Below, the Lady Leader laughed again. They all laughed, it seemed. Ian had missed a part of the conversation during his play-eating. Now he made himself concentrate on the voices again.
"I'll need some help with publicity," said one of the women through the merriment. "We don't have much time to get folks revved up."
"First things first," said someone else.
Their voices wove back and forth beneath him, sounds mingled with spices and cookies and comfort. Ian drifted and dozed; the warmth from the lamps softened his bones. His arms relaxed and one of them slid over the edge of the walkway before he yanked himself awake. He lurched up in a chill of panic just as the great lamps went out. It took a moment for the exit light to feather the instant dark with a dim glow. Ian held his breath. There was a cold quiet below him. Far away he heard a door slam.
How long had the voices been gone? He felt the emptiness of the great building below. But he waited until he was sure no one had come back for a forgotten glove or notebook before he made his way from the roof.
The Hall of Justice was one of the best places his father had ever found for them to live. The old railroad station had not been heated and time had melted day into night. The Hall of Justice was kept at fifty-five degrees and its many clocks still worked. "They don't want the place to deteriorate, historic monument like this," his father had said. "Our luck, boy."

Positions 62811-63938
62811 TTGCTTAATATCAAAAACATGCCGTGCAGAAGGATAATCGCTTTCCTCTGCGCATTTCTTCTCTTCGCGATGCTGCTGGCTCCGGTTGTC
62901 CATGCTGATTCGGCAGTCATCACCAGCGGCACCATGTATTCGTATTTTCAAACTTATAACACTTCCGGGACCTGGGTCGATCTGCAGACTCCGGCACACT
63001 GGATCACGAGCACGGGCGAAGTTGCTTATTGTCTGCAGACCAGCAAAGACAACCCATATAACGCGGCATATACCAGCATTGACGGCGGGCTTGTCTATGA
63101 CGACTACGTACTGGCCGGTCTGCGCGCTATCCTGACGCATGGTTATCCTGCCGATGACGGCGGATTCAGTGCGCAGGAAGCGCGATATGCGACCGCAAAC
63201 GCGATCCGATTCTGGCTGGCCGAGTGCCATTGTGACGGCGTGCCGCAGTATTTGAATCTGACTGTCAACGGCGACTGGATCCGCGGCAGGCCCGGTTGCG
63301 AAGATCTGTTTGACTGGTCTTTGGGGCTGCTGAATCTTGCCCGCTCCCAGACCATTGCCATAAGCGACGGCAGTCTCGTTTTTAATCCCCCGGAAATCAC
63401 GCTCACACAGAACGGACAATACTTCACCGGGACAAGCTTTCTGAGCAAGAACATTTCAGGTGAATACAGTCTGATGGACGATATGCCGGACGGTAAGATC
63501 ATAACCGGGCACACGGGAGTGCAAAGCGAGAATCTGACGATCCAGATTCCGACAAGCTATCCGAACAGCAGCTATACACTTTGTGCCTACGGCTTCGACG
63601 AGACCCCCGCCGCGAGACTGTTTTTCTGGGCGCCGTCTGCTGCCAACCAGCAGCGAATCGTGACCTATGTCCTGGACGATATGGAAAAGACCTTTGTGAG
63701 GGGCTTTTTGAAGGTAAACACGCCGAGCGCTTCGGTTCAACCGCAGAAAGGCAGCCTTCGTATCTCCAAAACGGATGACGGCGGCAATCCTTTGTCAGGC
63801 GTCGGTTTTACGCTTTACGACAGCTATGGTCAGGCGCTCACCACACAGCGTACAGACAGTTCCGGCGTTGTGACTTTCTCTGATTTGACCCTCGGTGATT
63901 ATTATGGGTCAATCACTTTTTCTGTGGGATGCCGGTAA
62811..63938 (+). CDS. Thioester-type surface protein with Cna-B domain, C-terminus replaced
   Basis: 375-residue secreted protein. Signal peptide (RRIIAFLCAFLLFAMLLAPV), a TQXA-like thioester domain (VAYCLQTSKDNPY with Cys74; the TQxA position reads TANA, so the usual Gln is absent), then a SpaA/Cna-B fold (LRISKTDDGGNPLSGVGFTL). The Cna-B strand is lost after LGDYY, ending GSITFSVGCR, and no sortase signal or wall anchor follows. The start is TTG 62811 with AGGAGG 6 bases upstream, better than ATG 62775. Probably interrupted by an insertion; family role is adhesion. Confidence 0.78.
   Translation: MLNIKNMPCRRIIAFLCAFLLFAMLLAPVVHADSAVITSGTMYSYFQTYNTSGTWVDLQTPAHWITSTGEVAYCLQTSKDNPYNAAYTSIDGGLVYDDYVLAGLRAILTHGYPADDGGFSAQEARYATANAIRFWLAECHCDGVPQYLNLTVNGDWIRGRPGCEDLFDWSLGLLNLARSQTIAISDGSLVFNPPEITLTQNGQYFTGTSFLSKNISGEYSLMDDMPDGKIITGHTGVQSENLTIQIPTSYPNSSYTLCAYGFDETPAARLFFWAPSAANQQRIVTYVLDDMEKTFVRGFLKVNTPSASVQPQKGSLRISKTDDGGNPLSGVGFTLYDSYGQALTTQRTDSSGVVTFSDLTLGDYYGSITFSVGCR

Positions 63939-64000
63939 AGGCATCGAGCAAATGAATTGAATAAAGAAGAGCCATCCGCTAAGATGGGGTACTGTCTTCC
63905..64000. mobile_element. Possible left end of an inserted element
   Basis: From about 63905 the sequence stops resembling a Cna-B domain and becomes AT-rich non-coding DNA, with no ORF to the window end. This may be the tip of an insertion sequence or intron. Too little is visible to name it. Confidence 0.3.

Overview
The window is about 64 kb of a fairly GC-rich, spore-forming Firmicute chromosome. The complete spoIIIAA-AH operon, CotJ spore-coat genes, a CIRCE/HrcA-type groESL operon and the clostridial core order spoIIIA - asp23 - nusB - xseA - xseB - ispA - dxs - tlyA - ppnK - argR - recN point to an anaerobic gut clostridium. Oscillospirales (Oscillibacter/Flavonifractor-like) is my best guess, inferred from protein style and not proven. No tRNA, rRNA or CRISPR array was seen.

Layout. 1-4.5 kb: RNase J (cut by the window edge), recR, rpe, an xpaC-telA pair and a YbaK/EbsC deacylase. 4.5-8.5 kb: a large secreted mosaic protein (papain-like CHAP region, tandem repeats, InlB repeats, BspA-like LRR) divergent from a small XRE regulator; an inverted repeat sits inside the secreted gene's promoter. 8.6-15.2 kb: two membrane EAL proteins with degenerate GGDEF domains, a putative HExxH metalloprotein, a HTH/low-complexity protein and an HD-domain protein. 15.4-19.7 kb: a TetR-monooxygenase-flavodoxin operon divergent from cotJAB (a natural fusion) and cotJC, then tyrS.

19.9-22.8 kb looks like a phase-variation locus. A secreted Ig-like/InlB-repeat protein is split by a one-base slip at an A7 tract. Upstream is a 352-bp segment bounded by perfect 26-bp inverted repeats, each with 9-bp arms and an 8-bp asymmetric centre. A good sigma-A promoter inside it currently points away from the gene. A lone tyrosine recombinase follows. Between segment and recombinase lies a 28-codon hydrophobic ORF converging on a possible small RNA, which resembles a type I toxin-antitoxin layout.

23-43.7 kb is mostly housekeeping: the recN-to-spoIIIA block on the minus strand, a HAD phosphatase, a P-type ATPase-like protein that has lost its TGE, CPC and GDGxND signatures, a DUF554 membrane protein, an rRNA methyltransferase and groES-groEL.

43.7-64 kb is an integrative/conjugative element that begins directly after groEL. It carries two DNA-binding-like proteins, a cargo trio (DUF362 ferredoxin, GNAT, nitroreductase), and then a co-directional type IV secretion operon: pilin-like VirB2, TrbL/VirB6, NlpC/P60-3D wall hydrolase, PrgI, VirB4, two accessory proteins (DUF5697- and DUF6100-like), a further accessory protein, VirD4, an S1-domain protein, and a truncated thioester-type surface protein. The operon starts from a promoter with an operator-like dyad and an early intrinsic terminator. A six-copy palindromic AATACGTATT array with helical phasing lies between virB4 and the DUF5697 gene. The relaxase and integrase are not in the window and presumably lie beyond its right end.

There were toilets here, too. All over the place. And soap still in the dispensers and paper towels. One judge's chambers had a shower in the bathroom.
"We can't use too much," Ian's dad had said. "Leave no traces." So they were sparing with the soap and even dried out the paper towels for the next day.
"Use a different toilet each time," his father had said. "That way the rust won't disappear from flushing. We want to keep it looking as abandoned as everyone thinks it is." Occasionally they took a careful shower.